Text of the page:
Charges and how to pay
The easiest, quickest and safest way to make payment on a regular basis is by Direct Debit. A variety of payment dates and payment periods are available to anyone choosing to pay business rates by direct debit.
You can call us on 01325 405666 to set up a Direct Debit over the phone or alternatively, download the Direct debit instruction form [pdf document].
Payment may also be made online or by phone on 0300 456 2671 using most debit and credit cards. Both these facilities are available 24 hours a day, seven days a week.
Other methods of payment are also available – full details are given on the back of your bill.
You can pay your bills in 12 monthly instalments or 10 - if you wish to change the number of instalments you pay over please contact 01325 388379 or firstname.lastname@example.org
We work out a rates bill by multiplying the rateable value of the property by the multiplier or 'poundage' which the Government sets from 1 April each year for the whole of England.
The Government normally changes the multiplier every year to move in line with inflation. By law, the multiplier cannot go up by more than the rate of inflation, except in the year of a revaluation when it is set at a level which will keep the total amount raised after the revaluation the same as before, plus inflation for that year.
Multipliers for 2016/2017
- The standard multiplier is 49.7p
- The lower multiplier is 48.4p for businesses that qualify for Small Business Rate Relief
Multipliers for 2015/2016
- The standard multiplier is 49.3p
- The lower multiplier is 48.0p for businesses that qualify for Small Business Rate Relief
Multipliers for 2014/2015
- The standard multiplier is 48.2p
- The lower multiplier is 47.1p for businesses that qualify for Small Business Rate Relief.
Apart from properties that are exempt from business rates, each non-domestic property has a rateable value which is normally set by the valuation officers of the Valuation Office Agency (VOA), an agency of Her Majesty's Revenues & Customs.
The rateable value broadly represents the yearly rent the property could have been let for on the open market on a particular date. For the revaluation that came into effect on 1 April 2010, this date was set as 1 April 2008.
The valuation officer has to maintain the list and may alter the value if the circumstances of the property have changed. The ratepayer (and certain others who have an interest in the property) can also appeal against the value shown in the list if they believe it is wrong.
The effect of successful appeals against values shown in the rating list that came into force on 1 April 2010 will normally be backdated to that date, although there are exceptions to this.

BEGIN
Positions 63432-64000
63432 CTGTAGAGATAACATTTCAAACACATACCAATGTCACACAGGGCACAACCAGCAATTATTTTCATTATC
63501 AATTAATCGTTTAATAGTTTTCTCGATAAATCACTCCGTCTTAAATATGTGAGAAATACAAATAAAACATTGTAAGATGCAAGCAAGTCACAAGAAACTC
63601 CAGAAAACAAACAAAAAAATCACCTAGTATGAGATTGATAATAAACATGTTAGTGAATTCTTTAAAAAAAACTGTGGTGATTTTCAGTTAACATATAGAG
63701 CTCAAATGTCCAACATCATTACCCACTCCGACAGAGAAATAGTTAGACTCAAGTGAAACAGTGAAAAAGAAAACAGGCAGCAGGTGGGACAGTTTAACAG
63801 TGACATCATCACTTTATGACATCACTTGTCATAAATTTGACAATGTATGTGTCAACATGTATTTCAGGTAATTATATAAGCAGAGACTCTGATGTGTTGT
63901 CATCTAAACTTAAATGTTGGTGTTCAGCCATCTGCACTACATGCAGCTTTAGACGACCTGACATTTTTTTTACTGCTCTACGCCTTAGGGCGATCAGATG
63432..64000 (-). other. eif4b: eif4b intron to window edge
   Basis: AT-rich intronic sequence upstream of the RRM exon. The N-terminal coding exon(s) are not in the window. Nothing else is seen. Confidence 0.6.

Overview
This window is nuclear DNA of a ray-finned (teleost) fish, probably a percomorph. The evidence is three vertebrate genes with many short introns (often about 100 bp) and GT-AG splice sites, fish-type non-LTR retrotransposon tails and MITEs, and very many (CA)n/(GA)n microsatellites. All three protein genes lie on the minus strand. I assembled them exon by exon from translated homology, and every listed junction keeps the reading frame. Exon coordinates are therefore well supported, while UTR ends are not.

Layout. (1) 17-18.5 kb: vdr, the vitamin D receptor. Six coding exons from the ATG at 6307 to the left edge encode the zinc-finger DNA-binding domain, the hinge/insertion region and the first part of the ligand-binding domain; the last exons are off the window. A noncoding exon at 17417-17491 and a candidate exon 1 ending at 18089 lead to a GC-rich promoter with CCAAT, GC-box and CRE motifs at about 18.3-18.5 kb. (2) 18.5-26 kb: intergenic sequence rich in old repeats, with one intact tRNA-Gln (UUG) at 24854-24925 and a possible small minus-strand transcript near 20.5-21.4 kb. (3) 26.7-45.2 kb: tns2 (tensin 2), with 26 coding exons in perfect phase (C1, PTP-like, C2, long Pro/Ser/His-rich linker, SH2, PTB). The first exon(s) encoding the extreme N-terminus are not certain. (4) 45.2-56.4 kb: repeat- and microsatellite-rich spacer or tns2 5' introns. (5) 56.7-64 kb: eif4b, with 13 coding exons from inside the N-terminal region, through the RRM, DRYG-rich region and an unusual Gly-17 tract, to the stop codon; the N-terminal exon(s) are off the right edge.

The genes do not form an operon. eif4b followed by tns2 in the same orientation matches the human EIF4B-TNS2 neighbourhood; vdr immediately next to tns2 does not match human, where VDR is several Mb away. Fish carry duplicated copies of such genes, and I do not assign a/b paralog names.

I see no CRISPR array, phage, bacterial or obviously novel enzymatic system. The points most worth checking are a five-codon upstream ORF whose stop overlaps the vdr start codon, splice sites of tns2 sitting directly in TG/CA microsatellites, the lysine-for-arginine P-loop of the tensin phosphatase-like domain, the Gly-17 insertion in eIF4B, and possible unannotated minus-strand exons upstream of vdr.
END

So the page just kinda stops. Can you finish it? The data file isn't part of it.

Check the rateable value of your property [external link]
Property values normally change between each revaluation. Transitional arrangements help to phase in the effects of these changes by limiting the amount by which a bill may rise following a revaluation. To help pay for the limits on increases in bills after a revaluation, there also have to be limits on reductions in bills. Under the transitional scheme, limits continue to apply to yearly increases and decreases until the full amount is due (rateable value times the multiplier).
Over the period of the 2005 valuation list, the maximum increases and decreases that can apply are as follows:
|Year||Large Property (RV £15,000 or over) - Increase||Large Property - Decrease||Small Property (RV under £15,000) - Increase||Small property - Decrease|
In addition to these percentages, a provision for inflation will be added to the bill. In 2008/09 this is calculated at 1.038%.
Over the period of the 2010 Valuation List, the maximum increases and decreases that can apply are as follows:
|Year||Large Property (RV £18,000 or over) - Increase||Large Property - Decrease||Small Property (RV under £18,000) - Increase||Small property - Decrease|
If a property is subject to transition it means the rate bill is calculated by applying the appropriate percentage (increase or decrease) to the rates due the previous year, rather than by multiplying the rateable value by the current multiplier. However the supplement to pay for small business rate relief will also be payable unless, of course, the ratepayer is entitled to small business rate relief.
The transition scheme applies only to a bill based on a property at the time of the revaluation. If there are any changes to the property after the revaluation date, transitional arrangements will not normally apply to the part of a bill that applies to any increase in rateable value due to those changes.